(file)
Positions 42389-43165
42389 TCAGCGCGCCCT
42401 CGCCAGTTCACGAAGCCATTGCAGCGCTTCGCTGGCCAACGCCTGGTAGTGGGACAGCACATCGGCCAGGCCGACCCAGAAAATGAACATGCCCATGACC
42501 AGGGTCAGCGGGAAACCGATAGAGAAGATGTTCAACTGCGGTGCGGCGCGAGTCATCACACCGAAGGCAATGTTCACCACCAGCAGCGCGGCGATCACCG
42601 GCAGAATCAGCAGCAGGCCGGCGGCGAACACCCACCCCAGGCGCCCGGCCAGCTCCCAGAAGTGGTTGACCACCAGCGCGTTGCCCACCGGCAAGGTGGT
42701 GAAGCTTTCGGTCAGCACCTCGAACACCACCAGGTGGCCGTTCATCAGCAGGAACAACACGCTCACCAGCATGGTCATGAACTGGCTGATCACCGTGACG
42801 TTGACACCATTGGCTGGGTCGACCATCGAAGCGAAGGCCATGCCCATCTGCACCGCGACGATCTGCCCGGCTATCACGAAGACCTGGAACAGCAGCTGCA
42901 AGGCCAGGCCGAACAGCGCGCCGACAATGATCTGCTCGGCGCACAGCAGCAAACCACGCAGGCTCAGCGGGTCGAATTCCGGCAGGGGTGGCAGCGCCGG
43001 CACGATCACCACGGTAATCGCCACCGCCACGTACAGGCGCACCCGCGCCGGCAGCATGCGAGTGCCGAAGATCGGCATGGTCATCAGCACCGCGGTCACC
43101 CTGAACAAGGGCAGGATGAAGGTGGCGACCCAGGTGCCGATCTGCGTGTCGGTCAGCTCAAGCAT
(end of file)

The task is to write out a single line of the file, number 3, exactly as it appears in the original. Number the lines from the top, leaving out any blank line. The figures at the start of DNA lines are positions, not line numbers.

42401 CGCCAGTTCACGAAGCCATTGCAGCGCTTCGCTGGCCAACGCCTGGTAGTGGGACAGCACATCGGCCAGGCCGACCCAGAAAATGAACATGCCCATGACC